Etymology
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rodent (n.)

"a rodent mammal" 1835 (as an adjective 1833), from Modern Latin Rodentia, the order name, from Latin rodentem (nominative rodens), "the gnawers," present participle of rodere "to gnaw, eat away," which is of uncertain etymology, possibly is from an extended form of PIE root *red- "to scrape, scratch, gnaw." Uncertain connection to Old English rætt (see rat (n.)). They are characterized by having no canine teeth and strong incisors.

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erose (adj.)
of a leaf, an insect wing, etc., "with indented edges that appear as if gnawed," 1793, from Latin erosus, past participle of erodere "gnaw away" (see erode).
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*red- 

*rēd-, Proto-Indo-European root meaning "to scrape, scratch, gnaw."

It forms (possibly) all or part of: abrade; abrasion; corrode; corrosion; erase; erode; erosion; radula; rascal; rase; rash (n.) "eruption of small red spots on skin;" raster; rat; raze; razor; rodent; rostrum; tabula rasa.

It is the hypothetical source of/evidence for its existence is provided by: Sanskrit radati "scrapes, gnaws," radanah "tooth;" Latin rodere "to gnaw, eat away," radere "to scrape;" Welsh rhathu "scrape, polish."

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gn- 
consonant cluster at the head of some words; the -g- formerly was pronounced. Found in words from Old English (gnat, gnaw), in Low German, and Scandinavian as a variant of kn- (gneiss), in Latin and Greek (gnomon, gnostic) and representing sounds in non-Indo-European languages (gnu).
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trout (n.)
Old English truht "trout," in part from Old French truite, both from Late Latin tructa, perhaps from Greek troktes "a kind of sea fish," literally "nibbler," from trogein "to gnaw," from PIE *tro-, from root *tere- (1) "to rub, turn." In late 17c. slang, trusty trout was used in a sense of "confidential friend."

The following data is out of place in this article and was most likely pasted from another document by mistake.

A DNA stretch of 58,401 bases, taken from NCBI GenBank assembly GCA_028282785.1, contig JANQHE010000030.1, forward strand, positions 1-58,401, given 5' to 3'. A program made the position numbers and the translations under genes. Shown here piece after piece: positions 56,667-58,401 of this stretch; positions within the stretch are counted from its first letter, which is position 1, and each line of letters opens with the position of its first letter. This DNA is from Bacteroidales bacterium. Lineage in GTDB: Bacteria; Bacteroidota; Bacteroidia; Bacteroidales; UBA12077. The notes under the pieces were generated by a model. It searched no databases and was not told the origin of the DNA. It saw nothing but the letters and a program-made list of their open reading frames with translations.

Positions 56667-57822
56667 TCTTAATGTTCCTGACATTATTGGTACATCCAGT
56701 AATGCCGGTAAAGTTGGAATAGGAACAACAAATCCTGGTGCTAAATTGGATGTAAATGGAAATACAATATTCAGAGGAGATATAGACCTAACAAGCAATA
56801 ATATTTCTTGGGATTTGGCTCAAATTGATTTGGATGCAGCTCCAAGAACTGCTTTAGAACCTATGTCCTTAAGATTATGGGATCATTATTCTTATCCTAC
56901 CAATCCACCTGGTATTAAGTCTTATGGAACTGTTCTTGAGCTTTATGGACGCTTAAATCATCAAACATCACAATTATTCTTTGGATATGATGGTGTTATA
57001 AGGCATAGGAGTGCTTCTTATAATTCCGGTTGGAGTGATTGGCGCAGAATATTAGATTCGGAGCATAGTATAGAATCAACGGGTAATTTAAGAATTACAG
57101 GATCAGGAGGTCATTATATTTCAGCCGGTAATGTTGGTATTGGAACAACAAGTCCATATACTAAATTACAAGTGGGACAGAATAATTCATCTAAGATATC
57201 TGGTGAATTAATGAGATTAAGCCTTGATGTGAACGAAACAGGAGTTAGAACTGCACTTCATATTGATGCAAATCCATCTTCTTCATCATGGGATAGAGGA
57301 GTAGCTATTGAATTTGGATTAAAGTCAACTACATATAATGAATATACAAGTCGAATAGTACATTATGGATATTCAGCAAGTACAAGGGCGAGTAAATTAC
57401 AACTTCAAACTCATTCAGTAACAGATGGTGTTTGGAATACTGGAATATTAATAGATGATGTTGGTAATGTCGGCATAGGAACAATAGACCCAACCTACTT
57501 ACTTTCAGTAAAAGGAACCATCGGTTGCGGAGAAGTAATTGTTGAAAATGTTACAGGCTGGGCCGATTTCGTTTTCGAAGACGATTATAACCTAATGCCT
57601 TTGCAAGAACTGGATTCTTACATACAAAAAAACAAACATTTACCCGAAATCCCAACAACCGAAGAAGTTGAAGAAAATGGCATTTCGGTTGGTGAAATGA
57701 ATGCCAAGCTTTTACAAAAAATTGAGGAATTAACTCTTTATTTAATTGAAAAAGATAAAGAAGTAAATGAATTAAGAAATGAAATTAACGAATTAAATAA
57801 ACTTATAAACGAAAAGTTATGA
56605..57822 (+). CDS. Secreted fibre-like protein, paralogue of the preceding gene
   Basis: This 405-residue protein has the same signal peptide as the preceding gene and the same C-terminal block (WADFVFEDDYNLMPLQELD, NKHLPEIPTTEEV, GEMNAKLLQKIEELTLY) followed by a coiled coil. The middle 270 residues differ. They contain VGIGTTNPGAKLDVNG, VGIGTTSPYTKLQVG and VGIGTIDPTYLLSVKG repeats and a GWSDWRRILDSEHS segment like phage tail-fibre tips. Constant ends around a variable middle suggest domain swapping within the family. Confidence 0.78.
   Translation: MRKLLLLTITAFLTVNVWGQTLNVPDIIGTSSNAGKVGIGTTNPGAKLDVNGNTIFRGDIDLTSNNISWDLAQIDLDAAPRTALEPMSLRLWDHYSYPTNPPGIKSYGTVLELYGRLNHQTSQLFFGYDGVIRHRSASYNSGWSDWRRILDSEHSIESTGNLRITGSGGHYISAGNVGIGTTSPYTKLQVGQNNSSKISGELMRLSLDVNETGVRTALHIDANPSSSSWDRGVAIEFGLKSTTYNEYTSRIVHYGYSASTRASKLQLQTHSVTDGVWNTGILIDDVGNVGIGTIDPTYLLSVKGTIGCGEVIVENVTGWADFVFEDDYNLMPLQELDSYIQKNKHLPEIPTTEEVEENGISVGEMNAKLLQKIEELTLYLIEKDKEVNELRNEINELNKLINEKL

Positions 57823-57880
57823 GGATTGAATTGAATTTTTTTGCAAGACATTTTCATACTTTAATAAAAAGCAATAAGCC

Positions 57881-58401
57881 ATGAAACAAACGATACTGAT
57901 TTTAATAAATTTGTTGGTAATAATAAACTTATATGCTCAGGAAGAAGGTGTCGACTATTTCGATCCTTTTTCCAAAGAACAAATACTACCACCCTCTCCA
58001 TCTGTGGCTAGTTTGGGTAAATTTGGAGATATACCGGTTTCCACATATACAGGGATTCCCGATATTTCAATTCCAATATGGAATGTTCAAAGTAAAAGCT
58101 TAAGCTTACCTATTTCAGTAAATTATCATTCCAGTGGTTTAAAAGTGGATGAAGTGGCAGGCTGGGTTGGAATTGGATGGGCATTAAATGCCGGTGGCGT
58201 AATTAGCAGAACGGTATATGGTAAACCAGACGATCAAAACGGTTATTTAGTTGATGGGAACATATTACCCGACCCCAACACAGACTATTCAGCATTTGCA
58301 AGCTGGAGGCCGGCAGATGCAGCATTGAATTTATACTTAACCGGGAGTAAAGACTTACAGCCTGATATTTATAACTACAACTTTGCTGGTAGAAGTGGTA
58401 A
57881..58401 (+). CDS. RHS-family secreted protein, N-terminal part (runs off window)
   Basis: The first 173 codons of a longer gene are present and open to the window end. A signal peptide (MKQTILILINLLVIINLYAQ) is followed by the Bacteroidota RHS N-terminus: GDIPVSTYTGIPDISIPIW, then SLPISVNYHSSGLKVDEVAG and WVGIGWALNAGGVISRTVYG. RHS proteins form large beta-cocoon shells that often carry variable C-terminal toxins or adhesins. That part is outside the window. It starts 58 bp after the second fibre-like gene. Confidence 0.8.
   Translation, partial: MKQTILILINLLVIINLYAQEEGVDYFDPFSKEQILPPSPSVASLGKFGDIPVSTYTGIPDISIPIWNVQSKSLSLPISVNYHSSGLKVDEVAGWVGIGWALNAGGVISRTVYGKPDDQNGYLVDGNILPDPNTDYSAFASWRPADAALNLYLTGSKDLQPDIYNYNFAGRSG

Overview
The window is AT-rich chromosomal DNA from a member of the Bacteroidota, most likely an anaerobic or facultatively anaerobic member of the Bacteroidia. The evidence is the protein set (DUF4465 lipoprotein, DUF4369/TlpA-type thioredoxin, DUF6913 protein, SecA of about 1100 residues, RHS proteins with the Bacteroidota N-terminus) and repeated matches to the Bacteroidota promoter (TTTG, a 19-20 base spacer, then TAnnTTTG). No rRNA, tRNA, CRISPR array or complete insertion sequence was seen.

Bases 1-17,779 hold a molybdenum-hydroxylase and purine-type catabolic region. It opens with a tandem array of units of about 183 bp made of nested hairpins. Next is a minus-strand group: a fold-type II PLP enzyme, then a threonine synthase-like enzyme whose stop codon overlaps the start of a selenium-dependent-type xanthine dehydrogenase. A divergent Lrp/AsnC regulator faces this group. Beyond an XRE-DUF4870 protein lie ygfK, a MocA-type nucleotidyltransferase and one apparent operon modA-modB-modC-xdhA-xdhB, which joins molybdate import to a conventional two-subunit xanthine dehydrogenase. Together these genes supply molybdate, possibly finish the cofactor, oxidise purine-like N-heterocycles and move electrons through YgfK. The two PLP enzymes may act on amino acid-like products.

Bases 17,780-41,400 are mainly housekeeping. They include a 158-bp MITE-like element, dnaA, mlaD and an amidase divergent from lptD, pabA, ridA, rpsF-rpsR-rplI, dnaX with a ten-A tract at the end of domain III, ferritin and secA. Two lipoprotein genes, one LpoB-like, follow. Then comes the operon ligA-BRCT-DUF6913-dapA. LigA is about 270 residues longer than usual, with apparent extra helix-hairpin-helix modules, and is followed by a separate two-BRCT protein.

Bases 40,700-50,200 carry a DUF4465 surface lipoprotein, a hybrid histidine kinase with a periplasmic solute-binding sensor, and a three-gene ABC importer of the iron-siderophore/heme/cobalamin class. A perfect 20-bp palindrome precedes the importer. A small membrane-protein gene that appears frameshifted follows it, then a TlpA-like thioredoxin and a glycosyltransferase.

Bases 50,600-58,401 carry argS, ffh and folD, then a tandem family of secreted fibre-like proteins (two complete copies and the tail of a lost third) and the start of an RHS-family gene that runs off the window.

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chaff (n.)

"husks of wheat, oats, or other grains," Old English ceaf "chaff," probably from Proto-Germanic *kaf- "to gnaw, chew" (source also of Middle Dutch and Dutch kaf, German Kaff), from PIE root *gep(h)- "jaw, mouth" (see jowl (n.1)). Used figuratively for "worthless material" from late 14c.

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gangrene (n.)

"putrefaction or necrosis of soft tissues," 1540s, cancrena, from Latin gangraena (Medieval Latin cancrena), from medical Greek gangraina "an eating or gnawing sore," literally "that which eats away," a dissimilated, reduplicated form of gran- "to gnaw," from PIE root *gras- "to devour" (see gastric).

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gastric (adj.)
1650s, from Modern Latin gastricus, from Greek gaster (genitive gastros) "stomach, paunch, belly," often figurative of gluttony or greed, also "womb, uterus; sausage," by dissimilation from *graster, literally "eater, devourer," from gran "to gnaw, eat," from PIE root *gras- "to devour" (source also of Greek grastis "green fodder," Latin gramen "fodder, grass," Old English cærse "cress").
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troglodyte (n.)

"cave-dweller," 1550s, from French troglodyte and directly from Latin troglodytae (plural), from Greek troglodytes "cave-dweller, cave-man" (in reference to tribes identified as living in various places by ancient writers; by Herodotus on the African coast of the Red Sea), literally "one who creeps into holes," from trogle "hole, mouse-hole" (from trogein "to gnaw, nibble, munch;" see trout) + dyein "go in, dive in" (see ecdysiast). Related: Troglodytic.

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scurf (n.)

late Old English scurf, "scaly or flaky matter forming on the surface of the skin," also "exfoliated epidermis," earlier sceorf, from Proto-Germanic *skurf- (source also of Old Norse skurfottr, Danish skurv, Swedish skorv, Middle Dutch scorf, schorf, Dutch schurft, Old High German scorf, German Schorf "scurf"), which probably is related to Old English sceorfan "to gnaw," scearfian "to cut into shreds" (from PIE *skerp-, from root *sker- (1) "to cut"). The form of the word likely is influenced by Scandinavian cognates. The scruff in scruffy is from a variant form.

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